Newspaper Page Text
THURSDAY, JUNE 25, 1942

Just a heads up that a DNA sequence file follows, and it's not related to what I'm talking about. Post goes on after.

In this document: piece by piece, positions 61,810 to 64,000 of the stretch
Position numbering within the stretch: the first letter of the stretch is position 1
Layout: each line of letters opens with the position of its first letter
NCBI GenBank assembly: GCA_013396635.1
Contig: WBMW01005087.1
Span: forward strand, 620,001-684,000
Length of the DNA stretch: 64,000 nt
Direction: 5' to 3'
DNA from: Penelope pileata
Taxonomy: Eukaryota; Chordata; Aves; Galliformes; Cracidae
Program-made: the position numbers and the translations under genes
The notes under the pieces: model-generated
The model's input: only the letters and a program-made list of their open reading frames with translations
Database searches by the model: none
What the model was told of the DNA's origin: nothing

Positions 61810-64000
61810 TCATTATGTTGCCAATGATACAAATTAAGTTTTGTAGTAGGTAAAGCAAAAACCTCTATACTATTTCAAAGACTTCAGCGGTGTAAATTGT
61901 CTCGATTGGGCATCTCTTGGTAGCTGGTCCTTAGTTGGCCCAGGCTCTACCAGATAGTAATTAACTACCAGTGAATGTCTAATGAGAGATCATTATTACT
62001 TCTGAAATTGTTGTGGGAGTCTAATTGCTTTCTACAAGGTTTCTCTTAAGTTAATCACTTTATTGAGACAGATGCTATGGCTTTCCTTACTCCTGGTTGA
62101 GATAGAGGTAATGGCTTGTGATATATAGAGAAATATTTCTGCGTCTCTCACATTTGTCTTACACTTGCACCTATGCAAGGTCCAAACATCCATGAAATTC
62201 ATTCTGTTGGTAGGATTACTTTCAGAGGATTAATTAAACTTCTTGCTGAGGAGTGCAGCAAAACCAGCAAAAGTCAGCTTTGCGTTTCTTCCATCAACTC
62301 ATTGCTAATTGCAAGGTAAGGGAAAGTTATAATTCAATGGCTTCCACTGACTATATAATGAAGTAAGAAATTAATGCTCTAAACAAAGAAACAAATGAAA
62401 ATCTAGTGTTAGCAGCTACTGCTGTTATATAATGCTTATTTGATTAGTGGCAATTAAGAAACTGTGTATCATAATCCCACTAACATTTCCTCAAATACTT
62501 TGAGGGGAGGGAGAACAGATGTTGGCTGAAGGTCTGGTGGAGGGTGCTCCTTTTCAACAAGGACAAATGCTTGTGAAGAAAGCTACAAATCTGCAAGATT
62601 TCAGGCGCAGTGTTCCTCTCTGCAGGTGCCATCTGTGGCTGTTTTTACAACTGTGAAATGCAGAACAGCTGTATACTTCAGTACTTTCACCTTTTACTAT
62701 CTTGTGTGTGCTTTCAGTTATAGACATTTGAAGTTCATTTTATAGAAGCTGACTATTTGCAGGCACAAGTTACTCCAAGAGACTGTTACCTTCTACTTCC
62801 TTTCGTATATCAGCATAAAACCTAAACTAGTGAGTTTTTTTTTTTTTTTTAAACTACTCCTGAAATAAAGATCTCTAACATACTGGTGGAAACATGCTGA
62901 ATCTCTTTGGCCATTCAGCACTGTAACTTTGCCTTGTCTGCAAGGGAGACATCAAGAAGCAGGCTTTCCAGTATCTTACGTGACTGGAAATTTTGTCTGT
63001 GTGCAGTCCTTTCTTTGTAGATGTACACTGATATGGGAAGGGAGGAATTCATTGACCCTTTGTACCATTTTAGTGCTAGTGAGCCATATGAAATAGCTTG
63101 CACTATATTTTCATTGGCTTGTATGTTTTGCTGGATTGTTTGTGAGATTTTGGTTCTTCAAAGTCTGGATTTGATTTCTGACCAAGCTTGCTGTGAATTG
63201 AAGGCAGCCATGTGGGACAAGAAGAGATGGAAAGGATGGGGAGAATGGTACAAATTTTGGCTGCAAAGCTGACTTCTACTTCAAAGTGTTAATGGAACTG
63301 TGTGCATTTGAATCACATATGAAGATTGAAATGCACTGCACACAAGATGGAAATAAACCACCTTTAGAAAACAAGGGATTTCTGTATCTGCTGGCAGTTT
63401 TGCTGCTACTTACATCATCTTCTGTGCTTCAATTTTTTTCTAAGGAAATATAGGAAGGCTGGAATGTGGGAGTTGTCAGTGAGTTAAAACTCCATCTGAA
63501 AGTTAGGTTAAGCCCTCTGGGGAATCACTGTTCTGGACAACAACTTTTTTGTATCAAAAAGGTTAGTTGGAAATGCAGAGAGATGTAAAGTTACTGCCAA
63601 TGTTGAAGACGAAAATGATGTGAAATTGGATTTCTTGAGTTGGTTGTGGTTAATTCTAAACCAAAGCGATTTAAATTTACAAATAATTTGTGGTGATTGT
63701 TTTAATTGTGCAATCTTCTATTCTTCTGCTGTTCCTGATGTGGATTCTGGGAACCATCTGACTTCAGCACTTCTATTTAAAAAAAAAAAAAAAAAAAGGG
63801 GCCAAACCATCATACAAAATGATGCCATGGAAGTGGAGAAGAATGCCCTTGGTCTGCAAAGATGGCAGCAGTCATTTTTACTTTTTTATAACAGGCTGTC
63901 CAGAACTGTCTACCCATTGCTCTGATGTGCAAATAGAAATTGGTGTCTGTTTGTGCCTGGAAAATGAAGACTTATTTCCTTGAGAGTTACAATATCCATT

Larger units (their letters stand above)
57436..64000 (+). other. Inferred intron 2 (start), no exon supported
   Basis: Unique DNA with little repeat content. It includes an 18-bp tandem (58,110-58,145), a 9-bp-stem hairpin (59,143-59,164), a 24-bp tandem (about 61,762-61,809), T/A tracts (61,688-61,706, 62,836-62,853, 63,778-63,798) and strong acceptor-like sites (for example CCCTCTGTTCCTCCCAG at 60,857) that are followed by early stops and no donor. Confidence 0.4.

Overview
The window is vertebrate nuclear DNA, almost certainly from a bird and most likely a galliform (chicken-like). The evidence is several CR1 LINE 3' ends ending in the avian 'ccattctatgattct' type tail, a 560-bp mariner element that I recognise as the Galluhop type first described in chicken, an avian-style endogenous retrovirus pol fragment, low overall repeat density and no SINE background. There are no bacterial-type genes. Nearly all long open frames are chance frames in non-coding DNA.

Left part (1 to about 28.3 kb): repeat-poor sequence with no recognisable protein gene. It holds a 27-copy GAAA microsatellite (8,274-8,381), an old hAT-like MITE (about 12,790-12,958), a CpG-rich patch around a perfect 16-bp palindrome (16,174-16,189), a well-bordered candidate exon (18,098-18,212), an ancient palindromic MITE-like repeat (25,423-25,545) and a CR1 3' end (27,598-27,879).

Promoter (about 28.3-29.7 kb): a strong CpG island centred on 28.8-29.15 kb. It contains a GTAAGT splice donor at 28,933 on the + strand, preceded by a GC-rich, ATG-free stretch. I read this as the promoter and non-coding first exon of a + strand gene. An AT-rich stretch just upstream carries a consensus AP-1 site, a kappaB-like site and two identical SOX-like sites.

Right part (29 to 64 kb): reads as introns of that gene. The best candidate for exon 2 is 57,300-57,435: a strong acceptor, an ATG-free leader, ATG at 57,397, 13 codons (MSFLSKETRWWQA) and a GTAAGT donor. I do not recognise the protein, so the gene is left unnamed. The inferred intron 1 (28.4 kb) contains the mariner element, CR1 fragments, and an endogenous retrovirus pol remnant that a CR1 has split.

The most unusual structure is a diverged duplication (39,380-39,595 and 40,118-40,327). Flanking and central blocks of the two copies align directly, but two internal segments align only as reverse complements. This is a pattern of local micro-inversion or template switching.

TROOP 56—By Robert Stratton The troop will hold an ice cream social this Wednesday night on Church street between the Methodist and Mennonite churches. Scouts have been selling tickets in advance of the event. Malcolm Basinger and Gene Pat terson passed second class pacing at the scout meeting Monday night. Entertainment for the ice cream social will be furnished by the Cobra, Eagle and Flying Eagle patrols. TROOP 82—By David Stearns The troop meeting was held in the town hall Monday night. Fred Herr of the radio club drilled the scouts in code practice. More plans were made for the summer camp. The troop leaves Sunday, July 5, for Camp Defiance. Plans were also made to collect rubber Saturday. The entire troop was in uniform at the Monday meeting. A game of swat tag was enjoyed by everyone. The meeting was closed with the troop singing Amer ica. Bugler Harry Burkholder played taps. XsA:,s W'omen To Save Iron For Tomorrow The old advertising query, “Have you had your iron today”, should be changed to, “Will you have your iron tomorrow”, is the suggestion made by Velma G. Uhrig, Portage county home agent, who is talking about irons for laundry work rather than about iron for a tonic. Mrs. Uhrig is most emphatic about leaving electric irons with the cur rent turned on while the homemaker answers the telephone or goes to some other part of the house and is delayed. The two minutes that would be required to reheat an iron may be saved at the cost of a fire in the home or of a bad accident to a child who pulls down a hot iron while the mother is busy elsewhere. Irons not equipped with a therm ostat to control the degree of heat may be damaged by overheating. Many homemakers use irons from •which the plating on the bottom has been roughened or destroyed by too much heat. Outlets for attaching the iron should be above the ironing board to save energy in dragging the cord back and forth and to protect the cord from wear. Light sockets and drop cords usually carry too little current to heat an iron correctly and the cool iron makes the work harder. The worst treatment that an iron can get is to permit it to overheat and then plunge it in water. Water will ruin the heating element even in a cold iron and the damage is much greater if the iron is hot when immersed. Irons are damaged frequently by dropping them which may break connections inside, damage the ther mostate, or scratch or nick the sole plate. Placing the iron on a slippery surface or using the iron with the cord stretched where people pass are the two commonest methods of get ting the iron ready for a fall. Irons stored in the range oven sooner or later become casualties when someone lights the oven with out removing the iron. The best storage place is a clean, dry spot protected from dust and out of reach of people search for something else. The iron should be waxed once a month with beeswax or paraffin and the excess wax wiped off with soft paper or cloth. One dairy company put rubber tires on horse-drawn delivery wagons and uses wooden tires on motor trucks. The wooden tires are a series of blocks bolted to the rims, and when these tires pick up nails or glass their wearing qualities are improved. The tires are said to be good for from 8,000 to 10,000 miles. MUNSON R. BIXEL, M. D. Office Hours: 8:30-10 A. M. 1-3 P. M. 7-8 P. M. Office. 118 Cherry St. Phone 120-F Bluffton. O. Francis Basinger, D. D. S. Evan Basinger, D. D. S. Telephone 271-W Bluffton, Ohio D. C. BIXEL, O. D. GORDON BIXEL, O. D. Citizens Rank Bldg., Bluffton EYESIGHT SPECIALISTS Office Hours: 8:30 A. M.—5:30 P. M. 7:30 P. M.—8:30 P. M. Closed Thursday Afternoon & Evening. FARM BUREAU INSURANCE Auto—Fire—Life—Liability Paul E. Whitmer, Agent 245 W. Grove St.—Phone 350-W Bluffton. Ohio flmonc Ohio’s Ft. Recovery as reconstructed, Ft. Recovery. GENERAL ANTHONY WAYNE (1745-1796) “Should war be their choice, the blood will be upon their own heads. America should no longer be insulted with impunity.” So wrote the “Chief Who Never Sleeps,” “Mad” Anthony Wayne to the Secretary of War of the United States in 1794. Wayne, the personal choice of President Washington, and his army were at Fort Defiance. The Indians were given a last oppor tunity to lay down their arms. Western Ohio, Washington had decreed, must be subdued, and the lands of Ohio and western states made safe for white settlers. Wayne, like Washington, had been a surveyor. Like Washing ton. he had served with distinc tion through the Revolution. Now the West must be conquered. St. Clair had been defeated in Ohio. Wayne was to repair the disaster. With great skill “Mad” Anthony developed the army destined to wave Ohio. For two years men .'rum the settlements and forests trained in Indian warfare. In the summer of 1794 General Wayne advanced. Forts were built, supply lines protected. At the scene of St. Clair’s catastrophe 600 skulls were buried. On August 20 Wayne struck. The Battle of Fallen Timbers, just south of To- SOFTBALL STATISTICS JUNIOR LEAGUE Won Lost Pct. North Side............. 4 4 500 South Side............. 4 4 500 MINOR LEADERS (Including Monday’s Games) Batting—H. Basinger, North, ,599 Schmidt, South, ,545 Newlan, South, .450 K. Stonehill, North, .400 Rea gan, South, 400. Hits—H. Basinger, North, 13 H. Klay, North, 11 R. Bixel, South, 10. Doubles—K. Bracy, South, 2 H. Basinger, North, 2 H. Klay, North, 2 B. Wilch, North, 1 K. Stonehill, North, 1 Boutwell, South 1 R. L. Wilch, South, 1 Triples—Reagan, South, 1 H. Ba singer, North, 1 H. Klay, North 1 D. Niswander, South 1 Bracy, South, 1 C. Stonehill, North 1 Newland, North 1. Home Runs—H. Klay, North, 3 C. Clark, South, 3 H. Basinger, North, 2. Pitching—Schmidt, South, 1-0 Crouse, South, 1-0 R. Bixel, North, 1-0 H. Klay, North, 2-1. Thursday’s Game The South Side Alligators won their fourth game of the season by defeat ing the North Side Polar Bears, 23-11. The Polar Bears did some heavy hit ting, but the Alligators were more consistent, with Mike Reagan getting 4 hits. Hubert Basinger got 2 round trippers and Harry Klay hit his th’rd of the season for the North Side. Bob Bixel started the slugfest by hammer ing the first slant off Hubert Basinger into left field for a home run. Ba singer was the losing pitcher and Ray Crouse hung on long enough to win his first hurling assignment. Friday’s Game The Polar Bears climbed to within one game of the leading South Side Alligators by defeating the South Side 17-11. Harry Klay’s triple in the 4th inning started the Bears on a hitting spree. Robert Wilch, Evan Herr and Hubert Basinger each con tributed a double to the attack on Wilson Boutwell, who lost his second game of the season. Harry Klay got credit for his second hurling victory. Dean Niswander hit a triple to deep center field for the losing Alligators in the 5th inning. Monday’s Game A seven run rally off Kenny Bracy and Elmer Stonehill in the 5th inning enabled the Bears to go into a tie for first place in the Junior League. The seven runs helped Harry Klay gain his third decision of the year, but they led to Bracy’s first defeat. The North Side downed the Alligators 16 10. The South Side got to Klay, Charles Stonehill, and Norman Redick for the low total of seven hits one a home run by Cappy Clark, and anoth er a triple by Bracy. Charles Stone hill banged out a triple and double out of three trips to the plate, and Hubert Basinger got two doubles. The only other extra base blows were a triple in the 4th inning by Dick Newlan, and a two base hit in the 6th by Ray Lee Wilch. TOWN LEAGUE Won Lost Pct. Auditors............. .... 1 0 1.000 Crimson Coach .. .... 1 0 1.000 Bendix ............... .... 0 1 .000 Delco Remy .... .... 0 0 .000 Major Leaders Batting—Ewing, Auditors, .666: R. Klay, Crimson Coach, .666 Schroeder, Delco Remy, .500 Geiger, Crimson heroes ledo, was quickly won and the In dians hopelessly defeated. The next year 1130 chiefs, sachems and Indians met at Greenville to discuss a peace for Ohio. Long orations were delivered On August 3. 1795, peace was signed and all except the north west corner of Ohio was open to settlement. Wayne was commissioned to take possession of the British forts in the Ohio region. After taking possession of Detroit, he again turned east. “Mad” Anthony Wayne died at Presque Isle (now Erie,. Pennsylvania) on December 15, 1796. One of Ohio’s most impressive and beautiful monuments dom« inates the battlefield of Fallen Timbers and adjoining state pc.sk (Route 24, 14 miles south of To ledo) and honors at the same tkna Anthony Wayne, the victor. HARMON FIELD NOTES Coach, .500. Hits—Ewing, Auditors, 2 R. Klay, Crimson Coach, 2 Schroeder, Delco Remy, 2 Geiger, Crimson Coach, 2. Doubles—Smith, Auditors, 1 Mer rill, Bendix, 1 Long, Delco Remy, 1 Geiger, Crimson Coach, 1. Triple—F. Herrmann, Bendix, 1. Pitching—J. Herrmann, Auditors, 1-0 Geiger, Crimson Coach, 1-0. Thursday’s Games AUDITORS Players AB Lugibihl ........................ 3 1 Ewing ........................... 3 2 Eichenberry ................ 3 0 J. Herrmann ................ 3 0 Reichenbach................... 2 0 Santschi ........................ 3 1 Smith ........................... 3 0 Balmer ......................... 3 0 Burcky.............................. 3 0 Triplett ......................... 2 0 Gratz ............................. 2 1 Totals ................ 29 2 4 Bendix 010 100 0 z\uditors 103 100 CRIMSON COACH Players AB J. Clark .................... .. 4 1 1 Fritchie .................... .. 4 1 1 Geiger....................... .. 4 o 2 J. Stonehill.............. 9 THE BLUFFTON NEWS, BLUFFTON, OHIO Editor’s Note: 0 2 1 1 0 1 1 1 0 0 0 Totals ................ 30 5 7 BENDIX Players AB F. Herrman .............. 4 0 1 J. Herrmann ............. 4 0 0 Moore ....................... .. 3 0 0 B. Swank.................. .. 3 1 0 Augsburger ............... .. 3 0 0 Tosh......................... .. 1 0 0 Trippiehorn .............. 2 1 0 Reams ....................... .. 3 0 1 Fisher ........................ .. 3 0 1 Merrill...................... .. 3 0 1 1 0 Zuercher.................... .. 3 1 1 D. Diller.................... 9 0 0 Klay........................... .. 3 0 0 Best ........................... .. 3 0 0 J. Stettler ................ .. 3 1 1 Russ Gratz................ .. 2 0 0 Totals ................ 30 5 8 DELCO REMY Players AB Oberly ....................... .. 4 1 1 S. Stettler ................ .. 4 1 0 Long......................... .. 4 1 1 F. Swank ................ .. 4 1 1 C. Clark .................... .. 4 1 0 Schroeder ................ .. 4 0 2 Crawford.................... 2 0 0 Burkholder................ 2 0 0 Totals ................ 28 4 5 Delco Remy 300 001 0 Crimson Coach 000 002 3 TENNISH TOURNEY Tennis tournament is on this week with all first round matches to be fin ished by Friday night. Second round to be completed by next Monday night. The entries follow: Upper bracket—David Stearqs, John Schmidt, Harley Steiner, Neil Schmidt, Elmer Stonehill, Robert Pan nabecker, Hubert Basinger, Evan Herr. Richard Klay, Evan Niswander, Ot to Klassen, James Gratz, James Stonehill, Dean Niswander. Corn Husking County and sectional com husking championships have been held for many years, but the first national tournament was instituted in 1924 by Henry Wallace, editor of Wallace’s Farmer. It has been stated that during the next six months the army alone will buy 1612 million pairs of shoes. Hides and skins for shoes that used to come from India and Europe are out. Home production hides grows but there is still only ne conclusion the consumer can cnie to: People at home must go easy on their own shoes so the armed fc ces can have shoes. So we as consumers can remember these things: 1. Be sure to buy properly fitted shoes as they need no breaking-in. 2. After buying the proper shoes, take good care of them. In caring for shoes remember the nature of leather—water stiffens it by taking out the oil. 3. Shoes that ave become wet should be stuffed with paper, rub bed lightly with castor oil and al lowed to stand in room temperature for 12 to 24 hours to dry. Polish when dry. ENLISTING THE HOME IN NATIONAL DEFENSE The follounng is one of a series of articles sponsored by the Consumer Di~ vision of the Bluffton Civilian Defense Council. A‘P. k ESTABLISHED 1859 SELF-SERVICE "Enriched" Doted Marvel BREAD 3 29c COOKIES 2 P£ 29c JANE PARKER. Plain or Sugaredi IONA WHITE IONA PHILLIPS 12c DOUGHNUTS C. doz. FRUITTI LAYER CAKE 3 IC each LOAF BAR CAKE I9C each THESE VALUES 26c CORN 3 cans 28 No. 2 cans TOMATOES 3 PORK & BEANS FLORIDA 35c PEACHES 2N 27c GRAPEFRUIT 2 N: UNSWEETENED GKM’EFKUIT JUICE......... 2“X4Sc BOKAR 2 S4lc EIGHT O'CLOCK COFFEE COFFEE RED CIRCLE COFFEE FLOCK GOLD MEDAL BEST FI.Ol K CORN FLAKES 2He WHITE SAIL CAMPBELL’S SOUPS CARNATION or BEET SAUGER PIKE 4. Shoe trees which conform to the shape of the shoe will keep them trim, but other types may be un desirable. 5. Repair heels as soon as they be come worn or crooked. 6. Two pairs of shoes, one for walking and one for dress will give more than twice as much wear and comfort as one pair of shoes worn on all occasions. 7. Heavy shoes for farming or fac tory work need plenty of greasing to mke them waterproof. Neat’s foot oil is good for this purpose. Castor oil, tallow, wool grease or a mixture of these may be used. There probably will be fewer and more sensible shoe styles this fall. So after buying the proper shoe let’s take good care of them. Easier to Conceal It is easier to conceal a factory or an airport if it consists of several small, scattered units rather than of one large unit. Where covering is used, it should be of the same texture qs the building's surround ings. Textures show up at great heights colors do not. Roof cov erings which cast irregular shadows are more desirable than those whose shadows are symmetrical. AH 65c CALIFORNIA LONG WHITE POTATOES VINE RIPENED CANTALOUPES CALIFORNIA FRESH PLUMS FRESH HILEY PEACHES U. 8. NO. 1 GRADE POTATOES .... LARGE JI ICY LEMONS ............ FRESH HOT HOUSE CUCUMBERS JSX..... BEVERAGES... 2,.„?1' 15c FRESH ROLL ,, Sic s 41c $1.05 S PILLSBURY 2 !’„,b$I.G3 FLOUR SINNYilELD JASTKY FLOUR DOMESTIC 67c 6®c FLOUR 8£c BUTTER BUTTERK 2Gc CORN FLAKES 3„£ SI RE GOOD .MARGARINE 31c OLE!)...........2 33c SOAP GRAINS 2 WHITE SAIL 27c SOAP FLAKES 2 31c WHITEHOUSE EVAPORATED MILK .......... 4.- 37c 2Jar 1b. BUTTER 35c cans 4 tall PET MILK 33c cans SUGAR 2,,„ 12c BONELESS POLLOCK FILLETS FRESH LAKE ERIE OPEN UNTIL 21c lb 29c WILDMERE BUTTER MEDIUM SIZE FRESH GRADE CRESTVIEW EGGS SWISS CHEESE SI TA EKBROOK PORK& BEANS 15c BACON JOWLS LEAN, RIND OFF 18c SLICED BACON FULL SHANK HALF SMOKED HAMS OLD FASHIONED BAKED LOAF RING LB. HALIBUT STEAK SALMON STEAK 9 P. M. FRIDAY N'/XT WEEK DETEHSE SAVINGS. S TA MTS’ BOLOGNA 32c Lite SLAB BACON & FRANKS Despite tin shortages tourists are about as plentiful as ever on the roads this year. Many vacationing motorists are traveling through Bluffton on th Dixie highway, local filling station proprietors report, and a great many Michigan cars especially pass thru here. Gasoline rationing in the east finds more motorists going to the north or west on their vacations this sum mer. Colorado and other wester: Elrose Mrs. II. D. Morrison returned to home in Tulsa. Okla., last week after visiting relatives and friends here. Mrs. George Walsh daughters Arlene and Nancy of Vai paraso, Indiana spent Thursday and Friday at the Lendon Basinger home. Glenn and Faery Nonnamaker spent Sunday afternoon at the Chancey Klingler home near Ada. Union prayer meeting at the Olive Branch Church Thursday evening. Mr. and Mrs. B. J. Stratton, dau ghter Elaine and son Larry spent WATERMELONS h" 33c 15 RED RIPE LARGE SIZE U. S. NO. 1 GRADE 49c 15 ms. He CRACKERS 2b“ 23c ENCORE MACARONI or 15c 30-oz. can SPAGHETTI 3P£ BRICK OR AMERICAN Many Tourists On Highways Through Bluffton Despite Tire Shortages 777T. 77“ FREESTONE FANCY REPACKS. RED FRESH TOMATOES 35c doz FRF.SK FROM CALIFORNIA PASCAL CELERY FRESH CARROTS 9c .. each SPARKLE 5 pkc, 24c POPULAR BRANDS CIGARETTES ,,$1.45 JANE PARKER POTATO MEL-O-BIT CHEESE CHIPS 43c June National Dairy Month Enjoy More Dairy Foods SI NNVBKOOK ib. FRESH EGGS 40c A&P SI N N Y Fl ELD TISSUE PAPER APPLE SAUCE 3 •'?.» 25c ROLLED OATS 16c WALDORF SULTAN FRUIT N.B.C. SHREDDED FE LS- NAPTHA COCKTAIL 2*".„! 27c WHEAT 2pt„2lc SOAP BLEU CHEESE A&P BED SOI PITTED CHERRIES 2V.J3IC Finer Meats Bigger Savings A&P Super Right Meats SUGAR CURED 25c ib. PAGE THREE mountain states are reporting their best tourist business in years, with most of the vacationists coming from the mid-west, apparently intent on having their outing before gas ra tioning is extended. So far few Bluffton residents have left on auto tours, but many are planning trips the latter part of next week when the local plants of The Triplett Electrical Instrument Co. will be closed over the Fourth of July holiday. Sunday evening with the Russell Elzay family. Jimmie, Judy and Joyce Benroth spent several days last week at the Purl Hartman home. Howard Nonnamaker and sons Harold and Dean called at the Ami Nonnamaker home Monday after noon. H. M. Stauffer and wife were week end guests of Mrs. Emmaline Nonnamaker. Mr. and Mrs. Lendon Basinger, daughter Jeanette and son Gareth and Mr. and Mrs. Rob Potts of Bluffton spent the week end in Michigan. !«•STRONGUS I 59c 33c 29c 25c LBS. FOR LBS. LBS. RIPE 1OO dexo DOG FEED DRESSING 19c lb 15c .. each 15c be ha. 3.61c Pl RE VEG. SHORTENING 5 b’.b 29c 31c ... Sr 5h 38c 36c 37c LB. BOX SMOKED PICNICS ASSORTED COLD CUTS it. 23c SHUE on VOUR TOTAL FOOD BUDGET HI E LB CTN. DCZ. LB. ib. 45c ib. 53c 40c doz. ctn. SI NNVFIELD CAKE FLOUR Ige. 17c .... Pkg 3 rolls I2c 5 bars 23c 16c LI!. 31c LB. 33c 19c li LB. Sliced 20c LB. ib. 28c 18c %-ib.